USEREVIEW 108 (Capsule): Tear

Jade Wallace/ January 25, 2023/ Book Review, Capsule Review

Erica McKeen
Tear (Invisible Publishing, 2022)
ISBN | 978-1-77843-006-0 | 304 pp | $22.95 CAD | BUY Here


The latest addition to the ‘monstrous feminine‘ literary canon is Erica McKeen‘s debut novel Tear. Aptly described by its synopsis as a “horrifyingly deformed Bildungsroman,” Tear shadows its protagonist, Frances, from her childhood with a deadbeat father, an ambivalent mother and her only friend Jasper, to her early adulthood as a reticent and isolated young woman on the verge of finishing undergrad. When we meet Frances, she is literally and figuratively trapped: hopeless and directionless, living in a dingy basement apartment below three roommates who never think of her, let alone speak to her, but worse still she’s convinced that there is something strange inhabiting the basement walls and her only exit is locked. She screams and beats at the door leading upstairs but no one in the house seems to hear her.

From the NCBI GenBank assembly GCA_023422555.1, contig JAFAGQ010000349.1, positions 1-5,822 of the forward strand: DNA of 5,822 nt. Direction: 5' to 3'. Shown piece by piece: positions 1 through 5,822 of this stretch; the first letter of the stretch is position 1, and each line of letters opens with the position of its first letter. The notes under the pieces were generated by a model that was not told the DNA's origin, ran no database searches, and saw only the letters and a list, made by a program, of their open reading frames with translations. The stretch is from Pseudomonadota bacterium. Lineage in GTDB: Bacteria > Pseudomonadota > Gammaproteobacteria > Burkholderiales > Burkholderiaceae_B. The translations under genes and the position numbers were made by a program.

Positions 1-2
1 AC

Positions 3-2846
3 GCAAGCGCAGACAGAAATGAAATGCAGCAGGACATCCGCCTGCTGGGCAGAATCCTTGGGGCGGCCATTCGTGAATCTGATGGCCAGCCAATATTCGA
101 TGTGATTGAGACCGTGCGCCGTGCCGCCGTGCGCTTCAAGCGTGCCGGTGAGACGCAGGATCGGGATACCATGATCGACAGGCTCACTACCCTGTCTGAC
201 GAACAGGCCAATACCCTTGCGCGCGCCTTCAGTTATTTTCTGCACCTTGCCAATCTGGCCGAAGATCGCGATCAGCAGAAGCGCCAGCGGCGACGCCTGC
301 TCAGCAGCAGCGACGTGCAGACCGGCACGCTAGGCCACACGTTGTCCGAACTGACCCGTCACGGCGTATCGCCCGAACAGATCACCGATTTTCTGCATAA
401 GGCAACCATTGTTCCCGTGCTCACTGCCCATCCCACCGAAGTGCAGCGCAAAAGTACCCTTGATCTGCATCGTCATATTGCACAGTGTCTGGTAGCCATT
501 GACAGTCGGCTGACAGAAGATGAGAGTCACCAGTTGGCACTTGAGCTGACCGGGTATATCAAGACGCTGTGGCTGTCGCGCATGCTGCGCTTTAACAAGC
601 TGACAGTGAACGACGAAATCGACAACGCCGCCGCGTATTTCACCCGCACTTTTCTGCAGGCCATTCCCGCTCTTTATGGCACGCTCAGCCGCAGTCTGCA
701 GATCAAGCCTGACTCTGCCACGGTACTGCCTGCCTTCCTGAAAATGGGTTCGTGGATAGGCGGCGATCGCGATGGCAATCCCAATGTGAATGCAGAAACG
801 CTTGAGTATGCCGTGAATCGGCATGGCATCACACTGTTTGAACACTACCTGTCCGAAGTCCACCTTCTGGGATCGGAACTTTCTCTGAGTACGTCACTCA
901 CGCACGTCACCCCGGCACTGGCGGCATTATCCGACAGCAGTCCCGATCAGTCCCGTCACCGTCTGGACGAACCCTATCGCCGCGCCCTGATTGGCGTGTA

McKeen effectively conveys Frances’ claustrophobic panic, while also dropping hints that Frances’ entrapment might have more to do with cycles of trauma than with physical imprisonment. True to its status as a kind of Bildungsroman, Tear does grant Frances an escape from her stagnation — but it’s not the kind of escape any reasonable person would expect, and it’s here that the novel really takes off. Quiet psychological terror gives way to outright horror, replete with grotesque bodies and restrained but unambiguous gore, as vengeance comes for all the unsuspecting men who have done Frances wrong. This is not pulp fiction, though. The genre elements are counterbalanced by a bleak, contemplative view of gender relations that is tonally reminiscent of the likes of Margaret Atwood’s Cat’s Eye.

You might be inclined to read the title Tear as tɪ(ə)r, an expression of sadness (or hysteria) that sexists associate with femininity, but this is tɛ(ə)r, through and through — a novel of rendings.

Recommended excerpt:

Chapter 19 (pp. 157–164) is when the novel changes gears, from the slow burn of ordinary sublunary dread to the adrenaline rush of a full-on fright fest.

Jade Wallace is the Reviews Editor for CAROUSEL. More:

Share this Post